In F2 pre-season testing he and Hauger’s long runs went further than anyone else’s, and he set the third fastest overall.

Van Amersfoort Racing

Photo: Formula Motorsport Ltd

VAR made big gains in its second F2 season, rising from 10th to seventh in the standings, scoring 48 more points and claiming its first win. The learning continues with the new car, and in testing it was near the top over a lap and a long run.

14. Enzo Fittipaldi Brazil, 22
2023: 7th in F2

Although Fittipaldi’s early single-seater career looks impressive, winning the Italian F4 title and being FRegional Europe runner-up, he arrived in F2 with low expectations after one podium in one-and-a-half seasons in FIA F3. Breaking his heel in a nasty crash in Jeddah three weekends into his F2 career then meant he missed races, but he bounced back with Charouz Racing System in 2022 by showing frontrunning form at many tracks and coming eighth in the standings. He joined Carlin for 2023 and climbed a spot in the points table after winning a sprint race and taking three feature race podiums. Brake issues cost him victory, and sixth in the standings, in the year’s final sprint race.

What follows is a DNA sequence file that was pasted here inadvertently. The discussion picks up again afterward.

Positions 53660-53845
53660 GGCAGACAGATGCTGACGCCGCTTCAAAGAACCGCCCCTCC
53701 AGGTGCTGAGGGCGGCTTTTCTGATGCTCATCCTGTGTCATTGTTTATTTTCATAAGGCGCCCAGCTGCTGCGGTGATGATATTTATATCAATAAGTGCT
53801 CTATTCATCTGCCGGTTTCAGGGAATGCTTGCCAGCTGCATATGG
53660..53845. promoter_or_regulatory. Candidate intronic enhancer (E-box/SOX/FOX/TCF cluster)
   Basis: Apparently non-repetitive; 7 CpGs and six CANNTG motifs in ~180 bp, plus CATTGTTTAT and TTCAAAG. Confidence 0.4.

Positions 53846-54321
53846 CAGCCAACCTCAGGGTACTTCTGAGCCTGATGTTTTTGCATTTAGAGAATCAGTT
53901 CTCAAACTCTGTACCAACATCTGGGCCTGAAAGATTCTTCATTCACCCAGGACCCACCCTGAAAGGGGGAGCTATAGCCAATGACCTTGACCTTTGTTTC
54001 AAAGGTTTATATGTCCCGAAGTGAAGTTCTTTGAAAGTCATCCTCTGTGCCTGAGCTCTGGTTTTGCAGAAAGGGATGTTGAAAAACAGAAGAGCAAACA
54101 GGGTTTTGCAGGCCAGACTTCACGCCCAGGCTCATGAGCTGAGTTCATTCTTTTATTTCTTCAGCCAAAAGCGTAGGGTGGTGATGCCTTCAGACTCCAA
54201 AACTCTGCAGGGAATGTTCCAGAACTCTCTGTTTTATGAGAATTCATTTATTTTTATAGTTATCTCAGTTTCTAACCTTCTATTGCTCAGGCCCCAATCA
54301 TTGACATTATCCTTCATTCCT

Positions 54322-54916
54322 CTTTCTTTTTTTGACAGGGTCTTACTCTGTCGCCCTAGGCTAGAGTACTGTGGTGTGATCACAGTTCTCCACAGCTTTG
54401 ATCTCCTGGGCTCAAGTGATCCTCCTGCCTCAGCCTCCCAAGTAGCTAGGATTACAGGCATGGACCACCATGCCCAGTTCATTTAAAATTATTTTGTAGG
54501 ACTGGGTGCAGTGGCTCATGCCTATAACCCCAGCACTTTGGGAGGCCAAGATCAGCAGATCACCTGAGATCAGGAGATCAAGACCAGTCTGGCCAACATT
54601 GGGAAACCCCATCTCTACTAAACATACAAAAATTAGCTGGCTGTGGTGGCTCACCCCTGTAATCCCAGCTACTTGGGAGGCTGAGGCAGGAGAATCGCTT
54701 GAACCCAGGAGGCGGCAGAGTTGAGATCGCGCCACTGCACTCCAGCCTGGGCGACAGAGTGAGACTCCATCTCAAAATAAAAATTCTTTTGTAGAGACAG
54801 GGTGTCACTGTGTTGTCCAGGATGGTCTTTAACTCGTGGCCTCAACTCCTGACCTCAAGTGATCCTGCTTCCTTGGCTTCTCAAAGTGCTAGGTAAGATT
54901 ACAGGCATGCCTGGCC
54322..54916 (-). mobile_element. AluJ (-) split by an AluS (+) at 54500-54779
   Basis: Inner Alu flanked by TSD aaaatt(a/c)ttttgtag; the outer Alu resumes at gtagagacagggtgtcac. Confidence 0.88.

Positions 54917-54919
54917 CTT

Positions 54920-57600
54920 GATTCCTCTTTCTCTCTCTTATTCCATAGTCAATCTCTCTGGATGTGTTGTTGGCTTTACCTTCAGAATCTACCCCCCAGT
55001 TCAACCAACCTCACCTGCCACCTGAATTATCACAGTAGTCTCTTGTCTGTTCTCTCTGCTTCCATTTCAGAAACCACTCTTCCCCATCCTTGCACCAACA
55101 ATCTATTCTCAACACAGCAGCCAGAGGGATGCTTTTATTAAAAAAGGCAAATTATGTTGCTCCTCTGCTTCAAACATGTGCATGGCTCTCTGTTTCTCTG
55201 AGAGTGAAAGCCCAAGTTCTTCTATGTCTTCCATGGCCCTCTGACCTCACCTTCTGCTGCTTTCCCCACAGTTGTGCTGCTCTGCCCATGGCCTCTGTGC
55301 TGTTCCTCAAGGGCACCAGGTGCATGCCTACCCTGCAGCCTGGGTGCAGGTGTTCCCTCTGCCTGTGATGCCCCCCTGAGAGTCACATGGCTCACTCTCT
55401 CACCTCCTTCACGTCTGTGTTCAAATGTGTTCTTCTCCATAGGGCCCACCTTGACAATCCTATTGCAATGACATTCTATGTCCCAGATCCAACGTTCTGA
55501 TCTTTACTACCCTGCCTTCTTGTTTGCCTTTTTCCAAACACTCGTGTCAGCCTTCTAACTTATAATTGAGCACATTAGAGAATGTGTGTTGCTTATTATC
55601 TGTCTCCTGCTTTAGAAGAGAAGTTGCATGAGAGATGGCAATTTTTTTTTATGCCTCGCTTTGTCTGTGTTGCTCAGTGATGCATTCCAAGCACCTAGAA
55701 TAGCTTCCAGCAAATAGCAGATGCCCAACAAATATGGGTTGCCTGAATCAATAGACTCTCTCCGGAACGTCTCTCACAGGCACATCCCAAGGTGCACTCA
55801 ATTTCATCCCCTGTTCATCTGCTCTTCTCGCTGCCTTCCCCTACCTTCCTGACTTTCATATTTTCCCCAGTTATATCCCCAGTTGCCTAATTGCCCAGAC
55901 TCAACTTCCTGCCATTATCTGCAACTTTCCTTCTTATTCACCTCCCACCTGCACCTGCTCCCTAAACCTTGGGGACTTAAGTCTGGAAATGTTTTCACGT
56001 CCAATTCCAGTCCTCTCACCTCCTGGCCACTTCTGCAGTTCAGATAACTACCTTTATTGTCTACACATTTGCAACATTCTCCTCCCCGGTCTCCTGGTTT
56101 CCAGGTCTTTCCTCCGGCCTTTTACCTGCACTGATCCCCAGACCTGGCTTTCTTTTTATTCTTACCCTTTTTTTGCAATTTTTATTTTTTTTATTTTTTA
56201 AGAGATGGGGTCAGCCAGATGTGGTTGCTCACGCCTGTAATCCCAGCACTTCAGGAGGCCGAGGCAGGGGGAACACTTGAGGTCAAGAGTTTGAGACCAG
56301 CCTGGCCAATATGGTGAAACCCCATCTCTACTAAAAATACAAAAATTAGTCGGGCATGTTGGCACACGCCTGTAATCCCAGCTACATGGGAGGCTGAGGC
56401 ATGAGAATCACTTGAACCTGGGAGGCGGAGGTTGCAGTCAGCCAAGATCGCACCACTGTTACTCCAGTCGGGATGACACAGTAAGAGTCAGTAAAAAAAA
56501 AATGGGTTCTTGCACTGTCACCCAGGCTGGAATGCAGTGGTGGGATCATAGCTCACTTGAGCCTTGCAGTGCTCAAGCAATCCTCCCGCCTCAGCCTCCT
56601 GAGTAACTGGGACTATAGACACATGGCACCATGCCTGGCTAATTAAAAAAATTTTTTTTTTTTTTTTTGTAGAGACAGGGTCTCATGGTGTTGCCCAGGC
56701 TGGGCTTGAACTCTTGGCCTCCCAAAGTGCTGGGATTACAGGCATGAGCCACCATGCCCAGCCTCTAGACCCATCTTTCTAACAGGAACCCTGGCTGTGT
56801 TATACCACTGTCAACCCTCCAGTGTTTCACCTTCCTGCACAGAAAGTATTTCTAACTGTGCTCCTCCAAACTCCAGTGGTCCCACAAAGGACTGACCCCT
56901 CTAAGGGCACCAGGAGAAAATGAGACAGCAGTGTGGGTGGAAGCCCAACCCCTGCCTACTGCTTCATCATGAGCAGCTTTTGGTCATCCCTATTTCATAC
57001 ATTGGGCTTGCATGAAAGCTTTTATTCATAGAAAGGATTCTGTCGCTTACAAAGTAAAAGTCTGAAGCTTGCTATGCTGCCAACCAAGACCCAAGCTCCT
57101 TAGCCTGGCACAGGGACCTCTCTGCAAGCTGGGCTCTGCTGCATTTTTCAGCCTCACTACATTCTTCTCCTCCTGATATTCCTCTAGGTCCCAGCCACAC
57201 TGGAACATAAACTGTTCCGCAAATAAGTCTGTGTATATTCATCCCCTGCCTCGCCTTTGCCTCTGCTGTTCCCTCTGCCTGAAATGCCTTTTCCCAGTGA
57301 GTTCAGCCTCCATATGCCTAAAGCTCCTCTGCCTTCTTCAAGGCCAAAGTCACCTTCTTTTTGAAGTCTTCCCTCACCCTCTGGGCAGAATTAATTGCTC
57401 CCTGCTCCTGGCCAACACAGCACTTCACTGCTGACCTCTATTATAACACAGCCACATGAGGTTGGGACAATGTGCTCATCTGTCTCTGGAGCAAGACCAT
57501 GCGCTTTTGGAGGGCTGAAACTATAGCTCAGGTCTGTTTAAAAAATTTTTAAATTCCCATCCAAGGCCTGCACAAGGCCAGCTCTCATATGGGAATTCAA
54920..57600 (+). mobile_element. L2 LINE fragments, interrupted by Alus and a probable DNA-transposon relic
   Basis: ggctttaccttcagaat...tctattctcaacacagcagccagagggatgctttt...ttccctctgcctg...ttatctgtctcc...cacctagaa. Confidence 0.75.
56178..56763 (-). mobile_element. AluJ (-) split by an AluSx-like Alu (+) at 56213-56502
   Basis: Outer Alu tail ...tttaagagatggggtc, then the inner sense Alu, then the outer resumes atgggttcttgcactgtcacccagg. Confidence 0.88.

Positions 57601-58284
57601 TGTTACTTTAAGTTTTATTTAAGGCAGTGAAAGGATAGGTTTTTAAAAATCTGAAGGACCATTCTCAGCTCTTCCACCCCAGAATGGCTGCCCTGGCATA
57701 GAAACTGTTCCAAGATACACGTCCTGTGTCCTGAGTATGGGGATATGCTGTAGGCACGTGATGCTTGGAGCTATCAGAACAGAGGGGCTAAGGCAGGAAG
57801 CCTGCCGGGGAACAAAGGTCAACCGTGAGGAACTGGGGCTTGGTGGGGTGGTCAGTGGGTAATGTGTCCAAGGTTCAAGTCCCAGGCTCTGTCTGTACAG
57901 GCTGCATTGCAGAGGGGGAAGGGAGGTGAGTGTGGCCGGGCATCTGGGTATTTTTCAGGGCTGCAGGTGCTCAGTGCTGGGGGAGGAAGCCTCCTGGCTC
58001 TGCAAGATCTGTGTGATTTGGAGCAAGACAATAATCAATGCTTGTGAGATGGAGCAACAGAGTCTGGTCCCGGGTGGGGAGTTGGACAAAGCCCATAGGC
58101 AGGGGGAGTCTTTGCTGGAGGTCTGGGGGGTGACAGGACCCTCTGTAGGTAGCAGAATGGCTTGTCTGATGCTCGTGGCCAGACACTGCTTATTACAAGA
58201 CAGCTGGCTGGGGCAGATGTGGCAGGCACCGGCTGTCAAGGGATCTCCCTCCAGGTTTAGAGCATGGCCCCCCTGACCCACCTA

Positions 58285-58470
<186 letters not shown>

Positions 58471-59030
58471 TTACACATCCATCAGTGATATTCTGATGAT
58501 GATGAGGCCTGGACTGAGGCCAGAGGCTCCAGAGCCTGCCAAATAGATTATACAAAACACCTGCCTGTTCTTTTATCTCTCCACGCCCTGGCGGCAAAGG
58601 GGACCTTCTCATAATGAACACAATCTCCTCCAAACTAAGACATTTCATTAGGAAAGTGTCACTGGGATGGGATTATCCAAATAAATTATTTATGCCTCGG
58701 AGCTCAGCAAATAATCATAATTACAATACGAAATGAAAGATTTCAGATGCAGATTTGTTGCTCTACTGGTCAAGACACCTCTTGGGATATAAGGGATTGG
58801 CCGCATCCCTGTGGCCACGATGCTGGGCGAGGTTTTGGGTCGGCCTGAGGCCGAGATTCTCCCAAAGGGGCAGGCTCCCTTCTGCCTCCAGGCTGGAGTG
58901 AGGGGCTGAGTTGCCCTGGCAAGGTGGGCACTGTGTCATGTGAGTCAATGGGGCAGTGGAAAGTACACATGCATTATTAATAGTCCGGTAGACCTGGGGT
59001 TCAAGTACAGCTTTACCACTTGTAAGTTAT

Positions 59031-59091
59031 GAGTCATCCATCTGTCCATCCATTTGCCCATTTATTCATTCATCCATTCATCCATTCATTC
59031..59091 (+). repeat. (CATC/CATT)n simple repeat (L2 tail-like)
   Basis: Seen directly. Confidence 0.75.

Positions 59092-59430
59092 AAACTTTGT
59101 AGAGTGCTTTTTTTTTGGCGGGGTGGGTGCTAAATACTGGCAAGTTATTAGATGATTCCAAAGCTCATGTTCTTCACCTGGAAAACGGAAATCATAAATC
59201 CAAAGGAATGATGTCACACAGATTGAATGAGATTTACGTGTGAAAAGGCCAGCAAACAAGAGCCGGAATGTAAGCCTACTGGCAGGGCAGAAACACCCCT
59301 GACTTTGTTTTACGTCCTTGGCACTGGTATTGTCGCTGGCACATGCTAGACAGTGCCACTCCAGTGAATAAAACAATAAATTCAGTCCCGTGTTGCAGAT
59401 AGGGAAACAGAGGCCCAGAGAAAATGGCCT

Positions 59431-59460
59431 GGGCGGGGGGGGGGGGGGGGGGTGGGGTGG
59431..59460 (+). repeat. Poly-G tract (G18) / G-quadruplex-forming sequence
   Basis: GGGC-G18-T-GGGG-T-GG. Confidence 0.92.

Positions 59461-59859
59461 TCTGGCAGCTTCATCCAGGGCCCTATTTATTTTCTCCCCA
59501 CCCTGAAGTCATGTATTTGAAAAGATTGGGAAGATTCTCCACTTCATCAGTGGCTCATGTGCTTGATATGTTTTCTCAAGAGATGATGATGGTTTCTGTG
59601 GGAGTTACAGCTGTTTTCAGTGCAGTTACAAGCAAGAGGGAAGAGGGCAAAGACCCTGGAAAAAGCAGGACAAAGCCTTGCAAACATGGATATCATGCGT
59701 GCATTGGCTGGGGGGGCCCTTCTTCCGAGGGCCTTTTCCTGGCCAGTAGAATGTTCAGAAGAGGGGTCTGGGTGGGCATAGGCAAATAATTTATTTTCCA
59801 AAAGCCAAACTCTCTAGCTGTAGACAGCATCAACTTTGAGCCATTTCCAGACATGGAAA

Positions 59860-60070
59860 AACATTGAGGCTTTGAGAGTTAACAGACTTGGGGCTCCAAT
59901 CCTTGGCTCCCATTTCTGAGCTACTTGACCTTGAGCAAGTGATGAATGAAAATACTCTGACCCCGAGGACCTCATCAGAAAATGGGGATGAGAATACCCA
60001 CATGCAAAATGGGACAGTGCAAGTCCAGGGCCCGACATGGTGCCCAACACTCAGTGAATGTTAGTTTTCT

15. Rafael Villagomez Mexico, 22
2023: 25th in FIA F3 Championship, 13th in FRME

Villagomez arrives in F2 still with a lot to prove. He took two podiums in 35 F4 races, one in 27 FRegional races, then in the third tier claimed five from 22 starts in Euroformula but never finished higher than ninth in 56 FIA F3 races. But he’s been busy preparing himself as well as possible for a higher level of racing. He did eight long runs in F2 post-season testing with the old car in Abu Dhabi last December, then with its replacement set the second fastest long run of this month’s Bahrain test.

Hitech GP

Photo: Formula Motorsport Ltd

Despite an impressive line-up, Hitech suffered a big dip in its points-scoring form last year as only two times did one of its cars finish higher than seventh in a feature race. The redemption will have to come with a new car, and the team has more data from the Dallara F2 2024 than its rivals thanks to setting an unmatched 327 laps in pre-season testing.

16. Amaury Cordeel Belgium, 21
2023: 20th in F2